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I’ve finally finished Lock’s Quest, which is pretty good news (spoilers ahoy!) and just in time for the annual winter humbug festival; it’s a great game, a few inexplicable bits aside, but after a while there the stylus-driven interface was just destroying my wrists. By the end of it, I’d play for five minutes, wait fifteen minutes until I could feel my fingertips again and then, possibly because it’s great fun and possibly also because I’m an idiot, play for five more minutes.

There are some minor oddities about the game, I should tell you – levels are timed for playability purposes, for example, the narrative excuse when you’re fighting your “clockwork” enemies being that they are only wound up to last a certain time. But when you switch allegiances and start campaigning against humans, they also fall over after two or three minutes in an oddly synchronized narcoleptic spasm. I can understand that the developers wouldn’t want to change too much in terms of gameplay as things proceed, but it would have been neat to see the differences in “clockworks” versus “people” be somewhat more profound than just the sprites.

That is a quibble, though, because altogether it’s a reasonably well-balanced and thoroughly enjoyable hybrid tower-defense/combat game. It’s got a plot on rails and there’s no attempt to bridge the tactical level you play at to anything like a strategic level, but that’s OK, really. And it comes with a storyline that is far more engaging than it had any right to be.

Oddly enough, it’s also the second game I’ve enjoyed this year involving clockwork people, the other being the very different but also excellent Professor Layton And The Curious Village.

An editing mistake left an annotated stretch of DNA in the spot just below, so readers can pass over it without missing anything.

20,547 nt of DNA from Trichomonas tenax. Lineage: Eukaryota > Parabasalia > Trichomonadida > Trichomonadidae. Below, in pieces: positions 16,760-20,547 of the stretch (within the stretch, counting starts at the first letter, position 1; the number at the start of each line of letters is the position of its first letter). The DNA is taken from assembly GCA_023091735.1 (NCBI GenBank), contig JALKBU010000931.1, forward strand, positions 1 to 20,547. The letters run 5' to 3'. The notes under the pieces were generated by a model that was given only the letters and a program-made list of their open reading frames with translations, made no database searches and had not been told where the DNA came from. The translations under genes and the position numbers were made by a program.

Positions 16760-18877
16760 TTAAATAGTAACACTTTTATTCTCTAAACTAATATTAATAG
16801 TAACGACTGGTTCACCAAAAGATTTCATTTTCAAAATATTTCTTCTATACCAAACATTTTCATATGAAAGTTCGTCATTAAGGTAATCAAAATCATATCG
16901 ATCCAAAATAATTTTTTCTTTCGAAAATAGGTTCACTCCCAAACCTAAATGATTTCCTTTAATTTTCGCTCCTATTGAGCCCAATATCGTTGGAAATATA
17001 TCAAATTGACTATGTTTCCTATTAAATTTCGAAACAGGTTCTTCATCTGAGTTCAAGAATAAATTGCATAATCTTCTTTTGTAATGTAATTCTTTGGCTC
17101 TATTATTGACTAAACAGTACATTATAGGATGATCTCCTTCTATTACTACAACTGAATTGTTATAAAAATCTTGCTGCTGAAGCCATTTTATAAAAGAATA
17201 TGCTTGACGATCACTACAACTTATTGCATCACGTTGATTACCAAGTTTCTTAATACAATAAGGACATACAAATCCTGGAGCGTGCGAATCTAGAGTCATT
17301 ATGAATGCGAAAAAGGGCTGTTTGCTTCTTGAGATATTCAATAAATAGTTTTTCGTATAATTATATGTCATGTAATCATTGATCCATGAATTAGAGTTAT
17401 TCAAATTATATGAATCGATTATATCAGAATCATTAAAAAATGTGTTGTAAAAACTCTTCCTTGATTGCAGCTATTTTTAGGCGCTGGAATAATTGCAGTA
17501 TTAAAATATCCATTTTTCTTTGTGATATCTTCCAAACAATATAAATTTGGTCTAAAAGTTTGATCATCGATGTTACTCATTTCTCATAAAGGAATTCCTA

So what am I playing next, internets?

4 Comments | Skip to comment form

  1. Mike Kozlowski

    Have you Puzzle Quested?

  2. mhoye

    I have not! Is it at all related to the Puzzle Fighter games of old, though?

  3. Gnomon

    It is not related to Puzzle Fighter, no. The game is more or less a railbound choose-your-own-adventure role-playing game with random combat replaced with competitive Bejewelled. The DS version unfortunately has well-known AI holes and difficulty-scale problems, but it’s still ultimately enjoyable.

  4. Mike Kozlowski

    Basically it combines a match-three game with levelling up and earning money, which gives the naturally addictive match-three gameplay a greater purpose. (It also adds a bit more depth to it, since you can match different sorts of threes to earn more XP, more gold, do more damage, or get mana for spells.)

    Basically, if you like Bejewelled, but wish there was more there, this is the more.